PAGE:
Many manufacturers lack the multidomain experience and expertise required to create innovative solutions that will lead to successful digital transformation. Although they have in-depth manufacturing industry knowledge, it’s rarely accompanied by a deep understanding of IoT, computing and communication technologies, predictive analytics or AI. However, by partnering with a vendor that has both Information Technology (IT) and Operational Technology (OT) expertise in data analytics, a manufacturer can co-create solutions that cater to unique needs and business requirements. This innovative co-creation approach to IoT and advanced analytics includes four critical steps:
Step 1: Engage
The vendor and manufacturer work together to create a shared vision, understand pain points and goals, conduct discovery in reviews and workshops and analyse data. They discuss options and distil abstract concepts into a prioritised list of use cases to address.
Step 2: Build a model
A team of data scientists sifts through various data sets. Then they cleanse the data, standardise and enrich it and choose the right analytics techniques and algorithms to build an analytical model to fit a manufacturer’s use case.
Step 3: Create the solution
Solution developers deploy an analytics platform and tools. Then, they build the solution model code and algorithms, user-experience wire frames, user-interface design models and templates. Lastly, they integrate these with IT tools for analysis. The concepts of the solution are exposed to pipelines of real data and proven to deliver the expected results. Co-creative spaces help ensure effective workshop processes and simulation tools produce positive results.
Step 4: Test and validate
Delivery engineers integrate the solution with a customer’s Operational Technology (OT) and IT systems in an operating environment. Next, they integrate live data, deploy analytical pipelines, test robustness and scalability and validate business outcomes and Key Performance Indicator (KPI) results to ensure optimum value.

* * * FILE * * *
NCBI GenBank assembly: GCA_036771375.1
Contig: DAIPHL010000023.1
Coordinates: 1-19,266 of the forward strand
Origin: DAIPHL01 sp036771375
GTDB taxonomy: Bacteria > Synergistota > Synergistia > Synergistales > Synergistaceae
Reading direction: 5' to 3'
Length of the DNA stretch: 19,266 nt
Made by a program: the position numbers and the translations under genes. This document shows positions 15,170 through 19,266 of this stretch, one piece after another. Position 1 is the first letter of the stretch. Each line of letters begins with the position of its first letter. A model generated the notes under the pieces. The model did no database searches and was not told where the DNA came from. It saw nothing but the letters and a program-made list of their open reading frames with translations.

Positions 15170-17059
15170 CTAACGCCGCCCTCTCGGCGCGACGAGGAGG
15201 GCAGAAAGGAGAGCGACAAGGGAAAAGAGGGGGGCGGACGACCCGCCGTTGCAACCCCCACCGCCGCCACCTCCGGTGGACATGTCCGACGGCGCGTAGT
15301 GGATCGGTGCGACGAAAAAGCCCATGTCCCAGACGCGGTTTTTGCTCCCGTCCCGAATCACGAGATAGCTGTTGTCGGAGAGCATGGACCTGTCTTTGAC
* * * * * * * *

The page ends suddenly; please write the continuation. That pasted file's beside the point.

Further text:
By drawing stakeholders directly into the innovation process and supporting them with an ecosystem of partners and expertise, a co-creation approach fosters a deep understanding of a manufacturer’s pain points. And it solves issues with a customised solution rather than an off-the-shelf tool. As a result, co-creation delivers the following benefits:
Offers a low-cost methodology for developing new products and services
Sparks innovation and advances complex projects
Reduces risks associated with implementing new digital initiatives
Helps speed up desired outcomes
Together, these benefits provide a solid foundation for business transformation.
Analytics for long-term productivity
Today’s manufacturers are under unprecedented pressure to produce high-quality products at record speed and with unmatched precision. To keep pace with fluctuating market trends and satisfy rising customer expectations, manufacturers must embrace IoT technologies and leverage advanced analytics to bring insights into asset health, output quality and operational processes.
However, just as no two companies are the same, no two IoT solutions are the same. For this reason, it’s critical for manufacturing firms to work with a partner that has both OT and IT expertise in data analytics to co-create solutions that address those unique requirements and specific needs. This type of partnership can help realise the promise of IoT and enable companies to enhance product quality, cut operational costs and optimise manufacturing operations for long-term rewards
Courtesy: CIO & Hitachi Vantara